By ROCCO THOMPSON
Starring Brett Halsey, Meg Register, Lino Salemme
Directed by Lucio Fulci
Written by Piero Regnoli and Lucio Fulci
How’s this for an unpopular opinion? Lucio Fulci’s filmography is more consistent than Dario Argento’s. Yes, I’m comparing rotten apples and blood oranges, but Fulci’s second-place status has been called into question in recent years, and though the commonly held belief is that the quality of his filmmaking declined after the completion of his “Gates of Hell” trilogy, I would argue that he never suffered as steep a decline as his more widely-lauded countryman, Argento. Take, for example, DEMONIA (1990), freshly restored and released by Severin Films. Shot the year prior to his metanarrative mess, Cat In the Brain, this unholy marriage of nunsploitation and supernatural splatter was one of his last theatrical features, and despite what most critics say, it holds up remarkably well.
After a shocking prologue in which a handful of medieval nuns are crucified at the hands of an angry mob, the film picks up in the present with a Canadian archaeological expedition to explore a crumbling Sicilian convent. Professor Paul Evans (Brett Halsey) spearheads the excavation, which disturbs the remains of the long-dead sisters, causing his psychic lover, Liza (Meg Register) to have bizarre and unsettling visions. When members of the dig team start turning up dead, Liza takes it upon herself to discover the truth behind the monastery and the evil that occurred there.
Along with Fulci mainstay, Halsey (The Devil’s Honey), DEMONIA also features Lino Salemme (Demons), Al Cliver (The Beyond, Zombie) and the director himself as an Interpol inspector. All the Fulci signatures are present and accounted for, with enough killer cats, eye trauma, gratuitous nudity, and dreamy incoherence to please most any stan of the Godfather of Gore. As confirmed by uncredited co-writer/assistant director Antonio Tentori on the disc’s special features, DEMONIA is filled with purposeful visual and thematic reference’s to the director’s earlier work. This makes DEMONIA feel like a “greatest hits” of sorts, though it does have an atmosphere all its own (courtesy of its intoxicating Sicilian location) and it’s a good deal of fun seeing Fulci dip his toe into the profane waters of the Italian nunsploitation subgenre, even if the result is among his B-tier efforts.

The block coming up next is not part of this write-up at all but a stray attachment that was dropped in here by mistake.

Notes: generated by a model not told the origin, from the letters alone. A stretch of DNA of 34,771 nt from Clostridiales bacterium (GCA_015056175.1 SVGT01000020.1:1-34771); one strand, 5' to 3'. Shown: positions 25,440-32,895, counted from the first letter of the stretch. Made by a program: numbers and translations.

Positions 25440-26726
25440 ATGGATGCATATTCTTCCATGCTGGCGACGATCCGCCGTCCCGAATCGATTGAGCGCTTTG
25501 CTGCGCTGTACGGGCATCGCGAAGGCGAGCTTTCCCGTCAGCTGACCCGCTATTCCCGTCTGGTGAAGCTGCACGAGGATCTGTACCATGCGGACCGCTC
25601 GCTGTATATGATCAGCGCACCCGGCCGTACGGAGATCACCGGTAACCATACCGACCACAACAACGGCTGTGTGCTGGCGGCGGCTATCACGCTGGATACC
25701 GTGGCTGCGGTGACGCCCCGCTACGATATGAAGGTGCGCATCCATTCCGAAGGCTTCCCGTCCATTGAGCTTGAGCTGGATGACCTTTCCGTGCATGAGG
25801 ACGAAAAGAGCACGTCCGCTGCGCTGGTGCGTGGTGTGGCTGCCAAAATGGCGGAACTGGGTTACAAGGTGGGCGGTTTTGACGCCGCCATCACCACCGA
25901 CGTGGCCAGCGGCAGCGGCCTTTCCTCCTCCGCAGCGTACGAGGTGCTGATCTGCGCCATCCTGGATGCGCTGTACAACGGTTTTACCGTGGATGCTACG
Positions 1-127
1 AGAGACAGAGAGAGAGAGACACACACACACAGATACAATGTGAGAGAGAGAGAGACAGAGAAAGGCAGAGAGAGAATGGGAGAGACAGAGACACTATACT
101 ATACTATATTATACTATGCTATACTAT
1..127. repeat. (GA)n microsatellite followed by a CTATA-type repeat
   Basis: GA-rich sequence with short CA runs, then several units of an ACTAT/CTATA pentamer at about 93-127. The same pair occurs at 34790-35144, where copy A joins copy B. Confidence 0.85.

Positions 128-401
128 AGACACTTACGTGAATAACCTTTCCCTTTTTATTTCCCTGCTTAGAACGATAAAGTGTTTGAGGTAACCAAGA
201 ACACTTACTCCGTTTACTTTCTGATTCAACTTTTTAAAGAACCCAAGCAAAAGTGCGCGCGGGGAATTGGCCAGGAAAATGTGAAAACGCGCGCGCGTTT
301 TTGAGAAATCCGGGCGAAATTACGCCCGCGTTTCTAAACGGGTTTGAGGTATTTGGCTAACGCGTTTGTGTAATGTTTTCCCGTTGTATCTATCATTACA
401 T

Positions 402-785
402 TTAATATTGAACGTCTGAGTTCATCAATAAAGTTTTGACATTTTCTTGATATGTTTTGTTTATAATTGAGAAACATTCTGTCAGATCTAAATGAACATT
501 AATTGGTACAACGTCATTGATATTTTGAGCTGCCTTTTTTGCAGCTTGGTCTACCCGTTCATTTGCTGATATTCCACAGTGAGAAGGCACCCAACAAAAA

Severin Films presents DEMONIA in a new 4K scan from its original negative (“recently discovered in the attic of a Collevecchio convent,” of course!), and the result is awesome. The crypt scenes, in particular, are especially impressive, with Luigi Ciccarese’s cool-hued, hazy photography allowed to shine. Special Features include an interview with the aforementioned Antonio Tentori, a longtime fan who found himself working with Fulci toward the end of his life, an interview with camera operator Sandro Grossi, a wonderful archival interview with the director on set during the making of the film, and an original trailer. Stephen Thrower (author of Beyond Terror: The Films of Lucio Fulci) is on hand with one of his typically insightful, can’t miss commentaries that adds immeasurably to appreciating DEMONIA’s strange pleasures.
If undead abbesses spewing green goo sounds like your bag, DEMONIA delivers. Lucio Fulci’s late-life output is frequently dismissed, but labels like Severin, in their quest to keep up with the demand for more of the director’s work from his ever growing 21st century fanbase, are treating even his least-loved films with the care and consideration they deserve. Severin’s 4K scan is unsurprisingly great, and the assembled special features go a long way to remind viewers just how much skill went into this underseen gothic nunsploitation shocker. Those new to the Godfather of Gore’s peculiar brand of spaghetti splatter shouldn’t start here, and even casual fans may find the languorous pace and creaky (but still nasty) effects a bit unsatisfying, but for diehards, DEMONIA is almost as close to premium grade Fulci as it gets.
DEMONIA is available now from Severin Films.